South American Indians to receive royalties from potato sales

A huge diversity of potato varieties are still grown in the Andes.

SURVIVAL INTERNATIONAL, 1 APRIL 2011 - - The UN’s Intellectual Property Tribunal today ruled that South American Indians should receive 1% of the profits from potato sales worldwide, ‘in recognition of the fact that potatoes as we know them are effectively an indigenous creation’.


The head of the tribunal, Dr. Desiree Dauphinoise, said that tribal peoples in Peru were the first cultivators of potatoes between 3000 and 2000 BC, and ‘as creators of the world’s fourth-largest food crop, we believe it is only right that the debt the world owes indigenous people is finally acknowledged.


‘What this decision really boils down to is giving credit to tribal peoples for their contribution to our everyday diets. We are going to keep our eyes peeled for other foods cultivated by tribal peoples that have not yet been recognized.’


The South American Native Tribes Executive (Sante), who had brought the case before the tribunal, celebrated a ‘major victory’. Sante’s President, Jorge Papas, said, ‘This is a great victory for Sante and tribal people around the world. With the royalties we get from the potatoes, we will be able to buy back some of the lands that ranchers, loggers, and oil companies have taken from us.’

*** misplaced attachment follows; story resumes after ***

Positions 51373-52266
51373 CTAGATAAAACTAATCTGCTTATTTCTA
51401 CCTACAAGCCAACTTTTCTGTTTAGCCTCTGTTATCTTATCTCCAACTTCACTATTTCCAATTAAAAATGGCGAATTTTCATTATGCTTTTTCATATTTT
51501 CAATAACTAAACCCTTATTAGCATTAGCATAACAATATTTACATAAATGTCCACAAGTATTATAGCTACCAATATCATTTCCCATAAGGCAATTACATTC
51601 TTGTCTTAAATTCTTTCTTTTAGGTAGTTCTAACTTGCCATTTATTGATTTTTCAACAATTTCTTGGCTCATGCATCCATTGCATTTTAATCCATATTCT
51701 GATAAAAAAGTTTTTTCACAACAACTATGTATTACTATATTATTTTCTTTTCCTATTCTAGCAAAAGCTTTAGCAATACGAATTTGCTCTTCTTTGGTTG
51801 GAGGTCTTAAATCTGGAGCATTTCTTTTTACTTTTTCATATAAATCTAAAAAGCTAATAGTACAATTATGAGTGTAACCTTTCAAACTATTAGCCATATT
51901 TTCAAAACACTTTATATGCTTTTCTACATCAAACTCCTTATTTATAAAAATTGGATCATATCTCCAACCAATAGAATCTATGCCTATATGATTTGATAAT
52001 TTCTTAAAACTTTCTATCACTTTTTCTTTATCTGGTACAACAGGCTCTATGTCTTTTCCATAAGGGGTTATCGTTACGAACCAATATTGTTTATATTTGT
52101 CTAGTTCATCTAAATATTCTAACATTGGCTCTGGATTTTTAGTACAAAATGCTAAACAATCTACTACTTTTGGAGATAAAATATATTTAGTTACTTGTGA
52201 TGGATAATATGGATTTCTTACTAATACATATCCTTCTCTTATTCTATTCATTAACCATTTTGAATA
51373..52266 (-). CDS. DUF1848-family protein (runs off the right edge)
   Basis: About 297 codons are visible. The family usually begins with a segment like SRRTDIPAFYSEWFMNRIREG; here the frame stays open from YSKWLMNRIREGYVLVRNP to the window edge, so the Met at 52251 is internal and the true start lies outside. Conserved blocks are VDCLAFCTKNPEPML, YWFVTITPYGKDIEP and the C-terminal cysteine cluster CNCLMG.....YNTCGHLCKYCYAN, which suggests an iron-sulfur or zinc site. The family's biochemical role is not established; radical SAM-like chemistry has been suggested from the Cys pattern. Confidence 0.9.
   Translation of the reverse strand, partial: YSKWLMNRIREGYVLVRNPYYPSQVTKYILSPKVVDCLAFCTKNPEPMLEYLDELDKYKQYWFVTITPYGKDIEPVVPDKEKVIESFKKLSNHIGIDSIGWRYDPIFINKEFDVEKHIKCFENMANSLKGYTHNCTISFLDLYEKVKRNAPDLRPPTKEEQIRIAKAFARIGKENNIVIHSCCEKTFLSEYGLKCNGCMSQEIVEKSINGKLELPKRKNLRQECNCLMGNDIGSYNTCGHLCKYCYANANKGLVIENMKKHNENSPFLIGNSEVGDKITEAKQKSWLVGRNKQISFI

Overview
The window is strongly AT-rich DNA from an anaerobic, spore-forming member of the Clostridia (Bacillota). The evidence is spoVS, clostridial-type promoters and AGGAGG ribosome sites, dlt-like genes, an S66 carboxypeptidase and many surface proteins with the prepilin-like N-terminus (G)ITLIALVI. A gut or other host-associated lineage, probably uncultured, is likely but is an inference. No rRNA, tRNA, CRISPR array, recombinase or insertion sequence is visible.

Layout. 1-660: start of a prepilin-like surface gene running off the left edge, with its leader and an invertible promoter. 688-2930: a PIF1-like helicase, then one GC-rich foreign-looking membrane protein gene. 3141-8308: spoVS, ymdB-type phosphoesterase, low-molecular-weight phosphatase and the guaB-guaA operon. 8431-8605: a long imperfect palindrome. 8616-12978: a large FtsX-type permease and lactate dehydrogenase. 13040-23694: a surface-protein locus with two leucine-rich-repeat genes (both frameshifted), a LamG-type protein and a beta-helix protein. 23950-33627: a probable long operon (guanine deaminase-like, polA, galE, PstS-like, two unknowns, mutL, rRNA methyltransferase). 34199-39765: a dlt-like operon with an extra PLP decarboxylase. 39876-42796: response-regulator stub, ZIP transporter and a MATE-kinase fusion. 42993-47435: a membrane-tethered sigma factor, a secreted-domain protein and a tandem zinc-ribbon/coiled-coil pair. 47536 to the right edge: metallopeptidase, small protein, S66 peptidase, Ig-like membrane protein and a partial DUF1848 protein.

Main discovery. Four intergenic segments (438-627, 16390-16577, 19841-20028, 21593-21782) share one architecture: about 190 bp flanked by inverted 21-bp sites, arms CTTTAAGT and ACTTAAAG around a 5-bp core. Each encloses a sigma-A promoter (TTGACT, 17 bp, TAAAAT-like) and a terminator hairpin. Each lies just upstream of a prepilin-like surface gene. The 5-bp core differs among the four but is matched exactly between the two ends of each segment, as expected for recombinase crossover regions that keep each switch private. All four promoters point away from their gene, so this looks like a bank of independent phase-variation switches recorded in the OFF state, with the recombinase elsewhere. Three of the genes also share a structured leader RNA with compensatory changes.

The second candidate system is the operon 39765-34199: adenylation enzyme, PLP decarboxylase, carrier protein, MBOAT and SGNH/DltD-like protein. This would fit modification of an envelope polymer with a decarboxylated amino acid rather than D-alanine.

With predicted annual revenue of $200 million, Sante will be able to purchase much of the lands that are currently occupied by businesses operating in and around the Amazon. This has led to fears that major oil companies like Repsol YPF and ranching company Yaguarete Pora will themselves be threatened. However, part of the royalties will be set aside to produce a potato growing manual, as well as a recipe book, to help businessmen in the Amazon become self-sufficient.


Survival International’s Director, Stephen Corry, said today, ‘We are very pleased with the decision of Dr. Dauphinoise to give due credit to tribal peoples for a food so many people rely on. We also want to reassure everyone that companies operating in the Amazon will not be left behind. While they may no longer be able to rely on the destruction of the rainforest for their livelihood, they will be able to grow potatoes.’